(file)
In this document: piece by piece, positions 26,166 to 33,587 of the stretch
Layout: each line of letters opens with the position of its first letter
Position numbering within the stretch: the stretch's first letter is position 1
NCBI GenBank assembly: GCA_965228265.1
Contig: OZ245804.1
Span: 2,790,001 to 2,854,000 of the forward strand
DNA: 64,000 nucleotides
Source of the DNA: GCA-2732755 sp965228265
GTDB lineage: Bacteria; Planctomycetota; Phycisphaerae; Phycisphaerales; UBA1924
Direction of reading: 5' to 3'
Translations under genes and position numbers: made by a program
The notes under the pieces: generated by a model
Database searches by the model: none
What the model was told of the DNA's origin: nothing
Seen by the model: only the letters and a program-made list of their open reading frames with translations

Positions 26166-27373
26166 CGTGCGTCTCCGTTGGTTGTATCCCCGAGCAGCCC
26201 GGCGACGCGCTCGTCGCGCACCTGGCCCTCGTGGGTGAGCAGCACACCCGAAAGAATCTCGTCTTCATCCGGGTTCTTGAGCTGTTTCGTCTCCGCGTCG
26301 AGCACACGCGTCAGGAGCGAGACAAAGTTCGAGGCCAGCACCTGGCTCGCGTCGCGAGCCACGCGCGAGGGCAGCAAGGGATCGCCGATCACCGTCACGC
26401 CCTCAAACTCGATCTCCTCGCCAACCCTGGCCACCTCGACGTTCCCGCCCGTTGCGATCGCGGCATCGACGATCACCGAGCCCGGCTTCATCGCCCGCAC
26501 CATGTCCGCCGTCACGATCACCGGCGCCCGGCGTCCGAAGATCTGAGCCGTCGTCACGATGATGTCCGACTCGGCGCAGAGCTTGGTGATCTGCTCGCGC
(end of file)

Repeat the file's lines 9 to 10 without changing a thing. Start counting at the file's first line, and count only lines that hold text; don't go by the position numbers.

GTDB lineage: Bacteria; Planctomycetota; Phycisphaerae; Phycisphaerales; UBA1924
Direction of reading: 5' to 3'